Phase 2: this phase involves the continuation of a low fibre diet (not as restrictive as phase 1) in conjunction with herbal antimicrobials to remove the remaining overgrown bacteria. In this phase, a prokinetic supplement is also recommended to aid the normal functioning of the digestive tract and increase gastrointestinal motility. It is important to note that not all SIBO cases are treated the same and the supplement protocol should differ for individuals who are expressing either hydrogen dominance or methane dominance.

Hydrogen vs Methane Dominance

When you undertake a breath test to diagnose SIBO, the presence of methane and hydrogen gases produced by bacteria in the small intestine is measured after ingesting a sugary solution. For those experiencing hydrogen dominance, the overload and/or the wrong type of bacteria in the small intestines causes the unabsorbed sugar to ferment. The process of fermentation creates hydrogen gas as a by product and this is what the breath test will measure. On the other hand, methane dominance is a little more complex and involves a different class of organisms called archaea. An increase in methane gas after a breath test indicates an overgrowth not of bacteria, but of these methane-producing archaea, which feed off hydrogen and produce methane as a by product3. Another interesting point to note is that symptoms expressed in patients with hydrogen or methane dominance are also linked. More often than not, hydrogen producers are more likely to experience diarrhea and methane producers often struggle with constipation. This is why it is very important that your results are interpreted correctly and we advise you to work with a trained health professional to obtain a safe and effective treatment plan.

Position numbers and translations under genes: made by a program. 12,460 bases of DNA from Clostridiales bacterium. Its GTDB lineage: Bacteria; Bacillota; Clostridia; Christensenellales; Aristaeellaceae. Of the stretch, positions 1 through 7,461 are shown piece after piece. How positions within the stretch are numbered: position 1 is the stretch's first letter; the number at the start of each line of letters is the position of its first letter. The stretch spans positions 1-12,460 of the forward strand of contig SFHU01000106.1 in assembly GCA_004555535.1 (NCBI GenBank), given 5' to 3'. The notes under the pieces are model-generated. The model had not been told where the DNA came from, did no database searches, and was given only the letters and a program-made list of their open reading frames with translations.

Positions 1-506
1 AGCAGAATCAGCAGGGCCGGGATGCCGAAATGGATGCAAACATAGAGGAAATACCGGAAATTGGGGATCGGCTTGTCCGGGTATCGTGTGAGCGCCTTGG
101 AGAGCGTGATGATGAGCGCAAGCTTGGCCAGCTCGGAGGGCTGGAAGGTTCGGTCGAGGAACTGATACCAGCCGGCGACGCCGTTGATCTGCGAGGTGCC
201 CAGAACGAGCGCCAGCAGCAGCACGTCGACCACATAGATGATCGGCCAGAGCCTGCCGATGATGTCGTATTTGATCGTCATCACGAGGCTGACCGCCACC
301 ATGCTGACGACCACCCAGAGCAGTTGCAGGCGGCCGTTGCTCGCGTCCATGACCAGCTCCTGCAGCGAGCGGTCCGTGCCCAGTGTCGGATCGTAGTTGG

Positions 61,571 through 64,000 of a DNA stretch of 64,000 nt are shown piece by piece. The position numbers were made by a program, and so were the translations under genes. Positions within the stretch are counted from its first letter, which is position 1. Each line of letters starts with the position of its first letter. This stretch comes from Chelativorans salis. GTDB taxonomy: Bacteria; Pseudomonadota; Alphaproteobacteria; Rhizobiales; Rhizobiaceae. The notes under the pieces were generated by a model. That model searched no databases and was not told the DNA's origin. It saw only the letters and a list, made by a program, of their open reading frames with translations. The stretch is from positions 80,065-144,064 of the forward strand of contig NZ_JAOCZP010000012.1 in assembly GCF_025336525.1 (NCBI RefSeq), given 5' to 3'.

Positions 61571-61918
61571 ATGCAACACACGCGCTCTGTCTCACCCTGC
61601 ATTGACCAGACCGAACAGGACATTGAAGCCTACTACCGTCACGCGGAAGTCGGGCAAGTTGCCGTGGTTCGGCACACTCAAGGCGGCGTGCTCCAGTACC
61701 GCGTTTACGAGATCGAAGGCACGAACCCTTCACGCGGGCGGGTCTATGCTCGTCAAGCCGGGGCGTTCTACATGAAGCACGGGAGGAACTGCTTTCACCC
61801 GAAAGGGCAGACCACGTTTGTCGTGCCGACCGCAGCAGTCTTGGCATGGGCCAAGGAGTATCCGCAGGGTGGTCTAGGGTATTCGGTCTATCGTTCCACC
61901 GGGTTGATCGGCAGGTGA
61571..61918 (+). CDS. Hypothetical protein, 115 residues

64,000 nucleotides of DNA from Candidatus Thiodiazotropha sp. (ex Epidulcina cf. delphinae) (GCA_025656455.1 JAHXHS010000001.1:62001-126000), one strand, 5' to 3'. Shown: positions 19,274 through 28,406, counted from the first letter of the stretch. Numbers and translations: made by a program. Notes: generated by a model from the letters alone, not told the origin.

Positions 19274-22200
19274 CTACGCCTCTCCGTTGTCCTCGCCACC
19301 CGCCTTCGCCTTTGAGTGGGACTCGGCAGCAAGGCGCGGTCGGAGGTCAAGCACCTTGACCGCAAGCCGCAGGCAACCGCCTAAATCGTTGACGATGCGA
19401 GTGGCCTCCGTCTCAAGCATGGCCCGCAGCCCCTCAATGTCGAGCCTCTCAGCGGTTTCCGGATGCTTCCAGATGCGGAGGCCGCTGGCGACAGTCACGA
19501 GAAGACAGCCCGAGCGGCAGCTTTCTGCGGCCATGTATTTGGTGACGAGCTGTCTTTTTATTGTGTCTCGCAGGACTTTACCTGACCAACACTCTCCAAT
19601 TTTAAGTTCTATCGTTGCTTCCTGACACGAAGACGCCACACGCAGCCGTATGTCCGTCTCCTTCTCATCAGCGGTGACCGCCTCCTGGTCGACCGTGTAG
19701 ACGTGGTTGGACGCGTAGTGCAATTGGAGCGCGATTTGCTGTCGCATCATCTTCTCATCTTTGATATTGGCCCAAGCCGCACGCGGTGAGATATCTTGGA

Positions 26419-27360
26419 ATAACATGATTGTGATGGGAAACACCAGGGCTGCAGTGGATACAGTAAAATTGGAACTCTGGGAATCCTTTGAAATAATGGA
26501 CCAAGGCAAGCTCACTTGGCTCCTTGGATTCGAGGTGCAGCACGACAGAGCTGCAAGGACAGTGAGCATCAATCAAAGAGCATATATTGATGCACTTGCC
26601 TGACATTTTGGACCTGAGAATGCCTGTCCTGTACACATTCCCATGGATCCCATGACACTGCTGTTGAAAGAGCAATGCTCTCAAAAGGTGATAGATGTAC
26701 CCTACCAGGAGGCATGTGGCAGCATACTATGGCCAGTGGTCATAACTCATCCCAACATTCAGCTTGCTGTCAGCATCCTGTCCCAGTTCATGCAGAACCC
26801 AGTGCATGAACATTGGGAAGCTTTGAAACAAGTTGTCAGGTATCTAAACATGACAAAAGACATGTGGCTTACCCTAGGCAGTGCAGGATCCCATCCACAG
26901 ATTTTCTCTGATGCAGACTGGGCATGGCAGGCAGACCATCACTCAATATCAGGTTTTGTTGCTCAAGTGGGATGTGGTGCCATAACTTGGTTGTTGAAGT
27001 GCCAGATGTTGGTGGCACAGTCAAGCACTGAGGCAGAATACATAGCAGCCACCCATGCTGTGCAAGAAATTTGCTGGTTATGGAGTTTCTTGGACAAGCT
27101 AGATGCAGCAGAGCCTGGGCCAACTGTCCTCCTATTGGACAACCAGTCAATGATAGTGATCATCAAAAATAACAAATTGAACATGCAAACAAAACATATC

What about SIFO?

It is not unlikely for individuals who test positive for SIBO to also experience a co-infection known as SIFO (Small Intestine Fungal Overgrowth). SIFO is similar to SIBO however instead of the presence of excessive bacteria, there is an excessive number of fungal organisms in the small intestine. This condition is also successfully treated with the SIBO Bi-Phasic Diet diet outlined above.

If you think you may be at risk of SIBO or need support in optimising your gut health, please book your complimentary 15-minute consultation with Elyse here. You can learn more about Elyse here.

For more information on this condition, please listen to episode 102 of The Real Food Reel here with SIBO expert Rebecca Coomes.


  1. Hicks, R, 2016. What is small intestinal bacterial overgrowth (SIBO)? WebMD. Accessed 29 May 2017.
  2. Jacobi, N, 2017. The SIBO Bi-Phasic Diet, 1st Ed [PDF] p. 2. Accessed 30 May 2017.
  3. Kresser, C, 2014. RHR: SIBO and Methane—What’s the Connection? Accessed 6 June 2017.

Image credit here.